This is part one of a series on the way the Nelsons have celebrated holidays! Find part I here.
In the Nelson Household, Christmas Eve is almost as much a holiday as Christmas Day itself. It has its own traditions and rhythms, and was a day we would get off of school back when we were homeschooled.
Two of the traditions covered here involve food, as befits the holiday season. The first is the tradition of making Civil War Men cookies. These are homemade sugar cookies pressed into a rather large stoneware mold we have in the shape of a gingerbread man. Afterward, they are covered in a thick icing glaze. What does this have to do with the Civil War, you might ask? Well, many of these sugar cookie men end up losing their arms, legs, or heads long before before they are consumed as a whole. Somewhat morbid, sure, but also quite funny (and tasty). I would often be assigned the task of making and molding the cookies.
The Civil War Men cookies are generally made sometime in the early afternoon. They’ll be snacked on during the day, but will generally be dessert after dinner. The dinner itself is the next tradition. Mom will make her Clam Chowder, which is a variant of a New England style clam chowder recipe. It is incredibly delicious and made all the better for the fact that we only have it on Christmas Eve.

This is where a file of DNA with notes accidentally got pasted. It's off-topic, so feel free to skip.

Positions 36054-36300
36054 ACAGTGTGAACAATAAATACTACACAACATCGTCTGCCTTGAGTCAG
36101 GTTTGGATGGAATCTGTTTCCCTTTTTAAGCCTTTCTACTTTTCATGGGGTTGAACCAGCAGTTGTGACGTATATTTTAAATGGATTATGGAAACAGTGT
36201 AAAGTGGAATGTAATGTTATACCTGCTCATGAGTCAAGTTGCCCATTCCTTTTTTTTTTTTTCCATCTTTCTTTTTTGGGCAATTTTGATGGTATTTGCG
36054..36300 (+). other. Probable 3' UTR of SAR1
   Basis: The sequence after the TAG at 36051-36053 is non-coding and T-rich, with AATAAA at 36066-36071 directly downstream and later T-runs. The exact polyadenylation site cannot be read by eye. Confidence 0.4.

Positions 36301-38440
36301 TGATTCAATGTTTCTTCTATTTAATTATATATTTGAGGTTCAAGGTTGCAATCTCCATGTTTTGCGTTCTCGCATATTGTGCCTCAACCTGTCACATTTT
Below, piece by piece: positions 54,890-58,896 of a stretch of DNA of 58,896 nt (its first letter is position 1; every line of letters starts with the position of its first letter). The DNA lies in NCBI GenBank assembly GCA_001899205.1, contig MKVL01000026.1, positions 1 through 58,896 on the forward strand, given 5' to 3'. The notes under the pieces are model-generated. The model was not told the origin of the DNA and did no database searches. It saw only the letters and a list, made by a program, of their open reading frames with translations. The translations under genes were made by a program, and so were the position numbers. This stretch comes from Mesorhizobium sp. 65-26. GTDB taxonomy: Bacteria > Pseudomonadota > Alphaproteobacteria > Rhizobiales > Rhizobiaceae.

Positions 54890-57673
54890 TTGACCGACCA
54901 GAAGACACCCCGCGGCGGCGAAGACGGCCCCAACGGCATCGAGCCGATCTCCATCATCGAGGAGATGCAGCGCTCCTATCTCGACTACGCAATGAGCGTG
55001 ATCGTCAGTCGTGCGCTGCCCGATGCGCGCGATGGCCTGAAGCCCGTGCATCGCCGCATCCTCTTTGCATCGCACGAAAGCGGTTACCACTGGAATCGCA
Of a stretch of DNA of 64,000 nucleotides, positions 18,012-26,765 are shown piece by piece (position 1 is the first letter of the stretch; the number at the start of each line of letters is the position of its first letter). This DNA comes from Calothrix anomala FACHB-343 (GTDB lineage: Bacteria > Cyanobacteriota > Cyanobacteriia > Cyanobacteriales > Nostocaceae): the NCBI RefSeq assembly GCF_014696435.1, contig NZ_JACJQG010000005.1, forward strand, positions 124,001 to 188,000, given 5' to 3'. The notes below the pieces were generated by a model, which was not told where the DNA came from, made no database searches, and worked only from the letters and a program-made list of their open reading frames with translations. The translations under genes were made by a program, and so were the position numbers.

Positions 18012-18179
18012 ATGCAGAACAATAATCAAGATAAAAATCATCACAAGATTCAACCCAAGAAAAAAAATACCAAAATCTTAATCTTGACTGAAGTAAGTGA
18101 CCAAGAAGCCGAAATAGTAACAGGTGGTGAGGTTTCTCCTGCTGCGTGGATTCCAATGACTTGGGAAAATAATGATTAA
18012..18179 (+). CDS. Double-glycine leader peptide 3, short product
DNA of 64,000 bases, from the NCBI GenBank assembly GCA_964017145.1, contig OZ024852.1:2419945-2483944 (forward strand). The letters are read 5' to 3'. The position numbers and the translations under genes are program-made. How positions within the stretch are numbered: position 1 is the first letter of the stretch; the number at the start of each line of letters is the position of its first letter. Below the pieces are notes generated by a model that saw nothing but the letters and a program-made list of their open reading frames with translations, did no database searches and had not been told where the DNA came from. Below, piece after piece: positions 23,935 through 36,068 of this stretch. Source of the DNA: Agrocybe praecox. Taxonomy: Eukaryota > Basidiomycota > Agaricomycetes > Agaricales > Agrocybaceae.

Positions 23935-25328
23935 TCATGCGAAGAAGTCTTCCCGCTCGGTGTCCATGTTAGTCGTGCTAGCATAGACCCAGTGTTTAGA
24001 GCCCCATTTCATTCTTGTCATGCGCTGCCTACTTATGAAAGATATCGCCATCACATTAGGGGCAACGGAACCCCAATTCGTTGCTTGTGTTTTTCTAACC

After a hearty dinner, we proceed to the annual sibling gift exchange, for which preparations began back in August (see here). This gift exchange is a highlight of the holiday season and is a great warmup for Christmas morning. That night, we will generally watch a Christmas movie of some kind. Early on, it was It’s a Wonderful Life, which I thought was a bit boring when I was a kid. As I grew older, though, I began to appreciate it more. The worst thing that happened to that movie was colorization, though. Black and white is the only true way to appreciate it. We also had How the Grinch Stole Christmas and A Charlie Brown Christmas on VHS. These were popular all throughout the Christmas season, though, and wouldn’t usually be watched on Christmas Eve. Later on, we added The Polar Express and Rudolph the Red-Nosed Reindeer. Recently, though, we have been watching Elf each year.
We settle in with our spiced wine, hot cocoa, and homemade popcorn and dim the lights. By the time the movie is over, Mom and Dad have usually gone to bed and the youngest children have fallen asleep, resolutions to stay up to catch Santa forgotten. Just a few hours hence, it will be Christmas.